January 31, 2013

"Blowing Up the Law: On Foxfire, Vigilante Feminism, & Abandoned Buildings of Their Own" by Becca Klaver for Jenny Harrington

If most of pop culture is still a flight of male fantasy, there are sometimes blips, tears, and portholes that give us a glimpse of worlds ruled by girls’ and women’s desires. The girl gang movie Foxfire (1996) was one of those rips in reality for me when I first saw it as a teenager. Rewatching it, I can’t tell anymore whether my high school friends and I modeled our lives after the movie (the bedrooms like vintage or wicca shops, the abandoned buildings broken into), or if a movie that looked like our lives somehow made its way to us in suburban Milwaukee.

Foxfire, which was directed by a woman (Annette Haywood-Carter), written by a woman (Elizabeth White), and based on a novel by a woman (Joyce Carol Oates’ Foxfire: Confessions of a Girl Gang), begins in a girl fantasy zone. Protagonist Maddy (Hedy Burress) is taking polaroids of her naked boyfriend in the woods (read: female gaze), and then she’s gliding through high school hallways on rollerblades, pointing her camera in every direction: cheerleaders in the bathroom, flash, girl passed out on the toilet, flash, boy grabbing his crotch in an effort to deflect Maddy’s gaze, flash. The rollerblades, besides being super 90s, give Maddy the speed she needs to zoom in and out of each shot before anyone can adjust her hair or try to protest. Maddy controls the image, and she’s ravenous, gobbling up everything around her.

The fantasy continues as a mysterious girl dressed in black, played by Angelina Jolie, arrives in town, stumbles into Maddy’s biology classroom, and sits down at the lab table across from her. The teacher, Mr. Buttinger, is trying to force Rita (played by Jenny Lewis of indie rock fame) to dissect a frog. Mysterious Angelina Jolie girl, who will eventually give her name as Legs, gives Maddy a what’s-going-on-here look, and Maddy tells her, “He’s always giving her shit. He’s such an asshole.” Legs’ response is a challenge and an invitation: “So make him stop.” She gets up, frees the (oddly still alive) frog from its pins, walks to the window, and tosses it out. Mr. Buttinger announces, “I’ll see you in detention also,” and Legs replies, “I don’t even go here,” and jumps out the window after the frog.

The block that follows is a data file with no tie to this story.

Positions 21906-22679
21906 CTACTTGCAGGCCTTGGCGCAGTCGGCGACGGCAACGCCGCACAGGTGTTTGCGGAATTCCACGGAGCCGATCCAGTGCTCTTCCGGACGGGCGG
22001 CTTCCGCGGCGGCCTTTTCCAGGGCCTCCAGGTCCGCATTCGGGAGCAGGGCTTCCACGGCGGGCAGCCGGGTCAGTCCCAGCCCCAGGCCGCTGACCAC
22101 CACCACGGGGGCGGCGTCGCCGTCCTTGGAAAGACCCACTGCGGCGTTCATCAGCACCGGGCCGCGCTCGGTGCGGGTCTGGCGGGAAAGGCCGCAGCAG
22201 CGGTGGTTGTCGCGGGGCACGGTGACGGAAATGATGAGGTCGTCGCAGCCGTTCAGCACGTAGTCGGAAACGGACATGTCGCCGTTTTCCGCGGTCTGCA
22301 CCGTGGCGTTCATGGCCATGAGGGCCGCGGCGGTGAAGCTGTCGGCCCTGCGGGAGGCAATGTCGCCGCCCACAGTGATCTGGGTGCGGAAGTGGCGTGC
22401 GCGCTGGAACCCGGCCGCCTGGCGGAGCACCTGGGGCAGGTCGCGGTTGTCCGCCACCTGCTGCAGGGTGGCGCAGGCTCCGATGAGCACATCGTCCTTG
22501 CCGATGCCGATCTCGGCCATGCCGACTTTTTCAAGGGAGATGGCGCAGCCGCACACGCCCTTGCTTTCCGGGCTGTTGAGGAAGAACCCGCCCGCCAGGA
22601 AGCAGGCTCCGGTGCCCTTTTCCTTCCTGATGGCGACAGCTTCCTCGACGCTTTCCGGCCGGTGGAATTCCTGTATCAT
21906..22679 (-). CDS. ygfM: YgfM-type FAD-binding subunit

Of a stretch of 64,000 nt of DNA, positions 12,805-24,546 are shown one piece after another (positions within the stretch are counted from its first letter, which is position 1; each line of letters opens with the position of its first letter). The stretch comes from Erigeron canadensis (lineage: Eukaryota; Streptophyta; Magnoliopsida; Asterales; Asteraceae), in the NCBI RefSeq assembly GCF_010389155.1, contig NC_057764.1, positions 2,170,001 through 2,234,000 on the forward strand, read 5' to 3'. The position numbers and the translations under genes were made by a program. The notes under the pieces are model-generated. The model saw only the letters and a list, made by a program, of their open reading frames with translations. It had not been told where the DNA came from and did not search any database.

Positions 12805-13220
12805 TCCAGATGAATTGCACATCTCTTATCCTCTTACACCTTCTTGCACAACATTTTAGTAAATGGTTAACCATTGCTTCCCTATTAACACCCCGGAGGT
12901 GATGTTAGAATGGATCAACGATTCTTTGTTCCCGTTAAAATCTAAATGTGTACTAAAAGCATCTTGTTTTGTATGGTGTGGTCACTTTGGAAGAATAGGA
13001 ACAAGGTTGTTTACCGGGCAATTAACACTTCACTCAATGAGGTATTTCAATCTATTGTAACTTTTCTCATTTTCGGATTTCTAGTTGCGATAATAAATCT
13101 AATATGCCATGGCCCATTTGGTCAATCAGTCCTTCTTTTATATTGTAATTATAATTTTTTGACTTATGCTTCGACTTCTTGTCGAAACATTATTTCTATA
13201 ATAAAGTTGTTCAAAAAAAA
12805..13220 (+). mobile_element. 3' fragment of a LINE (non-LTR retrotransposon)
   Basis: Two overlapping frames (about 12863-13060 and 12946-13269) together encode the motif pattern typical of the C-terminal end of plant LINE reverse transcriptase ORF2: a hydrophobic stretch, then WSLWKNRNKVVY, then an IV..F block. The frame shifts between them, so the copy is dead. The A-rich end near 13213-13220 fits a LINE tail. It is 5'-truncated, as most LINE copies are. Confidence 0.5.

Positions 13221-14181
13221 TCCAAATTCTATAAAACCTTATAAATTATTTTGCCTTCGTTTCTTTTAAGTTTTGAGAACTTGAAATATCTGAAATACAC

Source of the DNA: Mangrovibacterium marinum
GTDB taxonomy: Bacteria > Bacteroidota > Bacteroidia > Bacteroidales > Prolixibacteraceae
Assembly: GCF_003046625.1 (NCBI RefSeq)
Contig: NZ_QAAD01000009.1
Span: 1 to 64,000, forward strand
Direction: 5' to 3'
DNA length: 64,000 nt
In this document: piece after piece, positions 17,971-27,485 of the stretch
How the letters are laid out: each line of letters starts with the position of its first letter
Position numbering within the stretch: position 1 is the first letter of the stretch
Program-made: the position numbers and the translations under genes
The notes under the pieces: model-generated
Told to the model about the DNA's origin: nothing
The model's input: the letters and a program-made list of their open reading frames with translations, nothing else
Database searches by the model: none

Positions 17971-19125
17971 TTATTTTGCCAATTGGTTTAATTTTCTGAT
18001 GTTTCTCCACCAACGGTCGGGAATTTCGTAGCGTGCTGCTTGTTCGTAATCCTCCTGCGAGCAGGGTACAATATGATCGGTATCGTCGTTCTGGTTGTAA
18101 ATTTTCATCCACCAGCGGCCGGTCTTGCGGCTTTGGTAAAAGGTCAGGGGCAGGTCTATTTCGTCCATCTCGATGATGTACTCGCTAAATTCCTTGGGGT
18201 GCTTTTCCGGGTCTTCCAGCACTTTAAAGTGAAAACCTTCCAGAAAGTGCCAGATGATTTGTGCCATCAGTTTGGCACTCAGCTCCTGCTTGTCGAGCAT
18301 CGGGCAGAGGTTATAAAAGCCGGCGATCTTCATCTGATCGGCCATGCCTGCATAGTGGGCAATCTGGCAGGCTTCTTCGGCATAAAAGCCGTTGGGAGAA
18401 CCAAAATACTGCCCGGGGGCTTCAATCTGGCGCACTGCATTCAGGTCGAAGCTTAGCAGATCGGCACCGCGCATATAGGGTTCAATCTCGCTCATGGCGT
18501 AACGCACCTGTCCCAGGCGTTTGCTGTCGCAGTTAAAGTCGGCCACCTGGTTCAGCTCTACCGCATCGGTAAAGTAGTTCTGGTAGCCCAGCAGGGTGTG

It turns out that Mr. Buttinger has been molesting Rita and other girls after school, and Maddy, Legs, and two other girls—Violet (who’s also been molested by Buttinger) and Goldie (who, we learn later, has been abused by her father)—devise a plan to catch and punish him. They walk in on him groping Rita’s breasts the next day, and then, in the film’s most satisfying scene, they kick his ass. The girls promptly get suspended from school, but this only amplifies Foxfire’s powers of teenage girl wish fulfillment: now they spend their days in an abandoned house on the outskirts of town, where they drink, smoke, dance, and give each other tattoos while Mazzy Star plays in the background. This house-of-their-own becomes the girls’ headquarters, the strategizing place for feminist vigilantism, and suggests the possibility of a utopian outside.

The girls’ possession of the house is the pinnacle of Foxfire’s feminist fantasy. Isn’t this the secret hideaway that every girl wanted? I know I did. In high school, my girl friends and I, the ones I watched Foxfire with, would sneak into an abandoned warehouse off the highway, write on the walls with lipstick, and hang out. We thought of it as ours, and as one of the only places we could go to really be by ourselves. When Tara was about to move away, Jenny and I decided that we’d throw her a going-away party in the warehouse, because Tara had always had the most ambitious visions for the space (a fashion show on one floor, a rave on another). As we were twirling streamers from pillar to pillar, setting up for the party one August afternoon, two cops walked in and busted us. We were arrested for trespassing, handcuffed, fingerprinted, and brought down to the station, where our parents picked us up. But there were no real repercussions in the end—even the $25 court fee was waived. My mom cut out the police report, whose writer seemed to have amused herself by writing “cupcakes and streamers were confiscated,” and gave it to me to put it my scrapbook. Similarly, the girls in Foxfire, after getting arrested for carjacking (they steal a car in order to protect Maddy from getting raped), get released back to their parents’ custody, with no real consequences. Everyone gets off scot-free except Legs—whose real name, Margaret Sadovsky, is revealed by the judge when she sentences her to juvenile detention. The judge’s reasoning is that she doesn’t have a legal guardian, but could use some adult supervision (although, of course, the adults in the movie are mostly evil or dangerous).